We are delighted to announce the release of Kitura 2.6, the latest release of the popular open source Swift web framework.

Alongside this release are a number of exciting announcements about the Kitura and Swift@IBM ecosystem, including a new KituraStudio IDE, a new partnership with Realm, and a major new release of our Swift-Kuery database system.

Learn more below and click through to the detailed blog posts on each topic.

Kitura 2.6

Kitura 2.6 includes several functional enhancements, plus improvements to the performance of Kitura when running on SwiftNIO.

Kitura 2.6 contains the following enhancements:

  • Consistent handling of parameters for Codable routes #1310
  • Initialize TypesafeMiddleware first #1350
  • Allow Kitura welcome page to be disabled #1344
  • Performance improvement when sending Strings #1369
  • Conditional GET using etags #1333

Thank you to everyone in the community who contributed to this release.

KituraNIO

A couple of obvious bottlenecks have been resolved – PR #112 and PR #113. These led to performance improvements of up to 30% on some benchmarks. A few more obvious bottlenecks do still exist and their solutions are in progress (e.g PR #117). KituraNIO now performs better than KituraNet on the `plaintext` benchmark. Longstanding stress tests were also run to make sure Kitura-NIO is stable over time. We feel that Kitura-NIO is ready for real-world usage and encourage users to try it out.

Announcing KituraStudio

We are pleased to announce the release of KituraStudio, a new IDE for Server-side Swift from the SCADE team.

KituraStudio has built-in integration with Docker, allowing you to code, build, and run your Kitura application on Linux in one environment, on macOS. It also provides a modern editing experience with quick feedback loop, and support for SPM.

We are excited to invite you to try out KituraStudio and the SCADE team are looking forward to receiving your feedback.

Click here for full details and visit www.kitura.io to learn more.

Realm and IBM Cloud Functions

We are pleased to announce a collaboration between Realm and IBM to bring the power of Realm to the flexibility and extensibility of IBM Cloud. This collaboration combines Realm’s capabilities for offline-first and zero-latency mobile applications with IBM’s Cloud and IBM Cloud Functions, enabling server-side triggers written in any language (including Swift!), for the real-time facilitation of arbitrary functions and application extensions. We have open-sourced a demo application and recorded a video of it, but this is just the beginning – this is purely an example demo, and the possibilities are endless.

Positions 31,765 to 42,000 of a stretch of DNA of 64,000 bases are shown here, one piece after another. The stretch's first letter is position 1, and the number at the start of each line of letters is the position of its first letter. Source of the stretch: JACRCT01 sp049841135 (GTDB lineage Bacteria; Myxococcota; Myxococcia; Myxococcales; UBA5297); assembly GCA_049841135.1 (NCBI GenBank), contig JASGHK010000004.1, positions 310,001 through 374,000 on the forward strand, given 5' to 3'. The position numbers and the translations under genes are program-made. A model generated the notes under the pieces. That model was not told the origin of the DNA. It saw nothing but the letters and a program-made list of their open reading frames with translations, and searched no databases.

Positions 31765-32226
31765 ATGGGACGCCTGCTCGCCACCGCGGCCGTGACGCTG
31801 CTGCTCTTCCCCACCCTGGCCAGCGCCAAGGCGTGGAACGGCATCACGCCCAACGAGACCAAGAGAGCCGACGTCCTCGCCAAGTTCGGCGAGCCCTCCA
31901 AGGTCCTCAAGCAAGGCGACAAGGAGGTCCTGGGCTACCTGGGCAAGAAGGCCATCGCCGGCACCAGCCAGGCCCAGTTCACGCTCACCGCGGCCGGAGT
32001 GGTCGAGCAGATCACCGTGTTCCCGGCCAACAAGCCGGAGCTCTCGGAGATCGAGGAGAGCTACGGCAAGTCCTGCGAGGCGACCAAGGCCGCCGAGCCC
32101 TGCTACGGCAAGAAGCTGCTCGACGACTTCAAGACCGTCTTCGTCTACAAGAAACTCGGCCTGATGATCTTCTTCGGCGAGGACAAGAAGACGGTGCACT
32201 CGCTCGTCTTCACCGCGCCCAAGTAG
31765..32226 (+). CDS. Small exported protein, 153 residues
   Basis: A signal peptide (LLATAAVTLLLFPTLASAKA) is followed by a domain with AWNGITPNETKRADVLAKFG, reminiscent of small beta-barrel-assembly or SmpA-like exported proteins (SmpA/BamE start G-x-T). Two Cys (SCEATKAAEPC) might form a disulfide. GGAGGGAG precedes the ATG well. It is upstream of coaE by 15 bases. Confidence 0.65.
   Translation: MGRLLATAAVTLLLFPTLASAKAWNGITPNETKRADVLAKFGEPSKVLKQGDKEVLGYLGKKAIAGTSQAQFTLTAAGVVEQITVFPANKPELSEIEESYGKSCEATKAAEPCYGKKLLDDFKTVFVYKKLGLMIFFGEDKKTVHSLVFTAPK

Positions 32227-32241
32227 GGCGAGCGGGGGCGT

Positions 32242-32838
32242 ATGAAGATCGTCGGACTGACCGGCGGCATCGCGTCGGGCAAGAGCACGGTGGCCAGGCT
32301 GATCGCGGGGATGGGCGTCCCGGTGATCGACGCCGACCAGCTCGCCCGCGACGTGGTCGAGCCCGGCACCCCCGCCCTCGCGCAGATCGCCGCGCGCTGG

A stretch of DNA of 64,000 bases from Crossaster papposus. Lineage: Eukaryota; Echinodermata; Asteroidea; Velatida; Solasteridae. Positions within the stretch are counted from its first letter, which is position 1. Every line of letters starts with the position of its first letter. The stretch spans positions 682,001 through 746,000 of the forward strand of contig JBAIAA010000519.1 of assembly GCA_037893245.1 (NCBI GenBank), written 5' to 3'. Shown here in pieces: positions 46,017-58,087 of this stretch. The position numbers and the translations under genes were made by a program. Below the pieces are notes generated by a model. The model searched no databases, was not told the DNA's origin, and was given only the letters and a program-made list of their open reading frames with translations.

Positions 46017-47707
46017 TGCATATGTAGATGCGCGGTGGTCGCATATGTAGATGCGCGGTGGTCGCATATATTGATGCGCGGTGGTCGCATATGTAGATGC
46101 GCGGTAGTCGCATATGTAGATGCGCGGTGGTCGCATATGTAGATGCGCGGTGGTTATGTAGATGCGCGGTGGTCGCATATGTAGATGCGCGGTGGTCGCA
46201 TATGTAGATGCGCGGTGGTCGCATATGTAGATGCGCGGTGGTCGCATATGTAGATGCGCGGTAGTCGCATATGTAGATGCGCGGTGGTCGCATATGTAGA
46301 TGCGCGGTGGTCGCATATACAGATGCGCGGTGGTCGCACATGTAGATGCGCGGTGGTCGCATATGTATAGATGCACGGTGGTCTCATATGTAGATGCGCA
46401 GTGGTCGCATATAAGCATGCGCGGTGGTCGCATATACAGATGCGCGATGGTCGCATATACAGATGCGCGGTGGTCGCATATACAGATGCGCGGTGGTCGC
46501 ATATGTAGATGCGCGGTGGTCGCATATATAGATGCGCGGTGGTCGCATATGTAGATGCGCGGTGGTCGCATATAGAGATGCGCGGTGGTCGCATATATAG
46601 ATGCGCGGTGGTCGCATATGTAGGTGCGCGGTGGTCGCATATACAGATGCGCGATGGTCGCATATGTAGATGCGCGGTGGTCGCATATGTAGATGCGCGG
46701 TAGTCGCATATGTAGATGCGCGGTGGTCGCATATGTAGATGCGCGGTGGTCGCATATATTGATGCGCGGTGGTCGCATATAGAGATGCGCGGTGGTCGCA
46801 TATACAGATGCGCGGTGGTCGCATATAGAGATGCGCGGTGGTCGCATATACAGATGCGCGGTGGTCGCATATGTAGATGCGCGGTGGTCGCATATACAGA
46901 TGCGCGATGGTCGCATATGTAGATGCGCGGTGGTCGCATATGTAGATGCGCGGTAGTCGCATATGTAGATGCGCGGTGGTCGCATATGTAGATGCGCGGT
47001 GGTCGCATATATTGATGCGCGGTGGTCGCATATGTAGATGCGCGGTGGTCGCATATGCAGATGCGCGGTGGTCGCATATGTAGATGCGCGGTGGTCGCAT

Click here for more information, and visit https://github.com/realm/realm-cloud-functions-demo to try the code out.

Announcing Swift-Kuery 3.0

We have recently released version 3.0 of Swift-Kuery along with version 2.0 of Swift-Kuery-PostgreSQL, SwiftKueryMySQL and Swift-Kuery-SQLite.

The SwiftKuery API has had an overhaul and has been updated to be entirely asynchronous. You now pass callbacks to the API for establishing your connections and preparing statements in the same way as you do currently when executing your queries and transactions.

Now that Swift-Kuery is entirely asynchronous we are ready for the future of Swift. The new APIs should transition seamlessly to async/await, and it should also be possible to take advantage of the new database drivers being discussed in the Swift Server Working Group.

Click here for full information and how to migrate to the new version.

Swift-JWT 3.0

We have just released version 3.0 of Swift-JWT, our library for creating, signing, and verifying JSON Web Tokens. This release adds Codable conformance to the JWTs for easy encoding and decoding. As a result, you can now use JWTs with Kitura’s Codable Routing feature. Furthermore, this release adds support for signing and verifying JWTs using the HMAC hash function.

Click here for full information and how to migrate to the new version.

Kitura-Session 3.3

Web application servers are generally “stateless” and handle HTTP requests independently. However, it’s common for a developer to want to link requests from the same user together in a session. A simple way to achieve this is by using a cookie to identify the user and associating data to that cookie. Kitura-Session allows you to implement this flow and, as of version 3.3, you can now directly store and retrieve Codable objects in users’ sessions.

Click here for full information on this new feature.


Any questions or comments? Please join the vibrant Kitura community on Slack!



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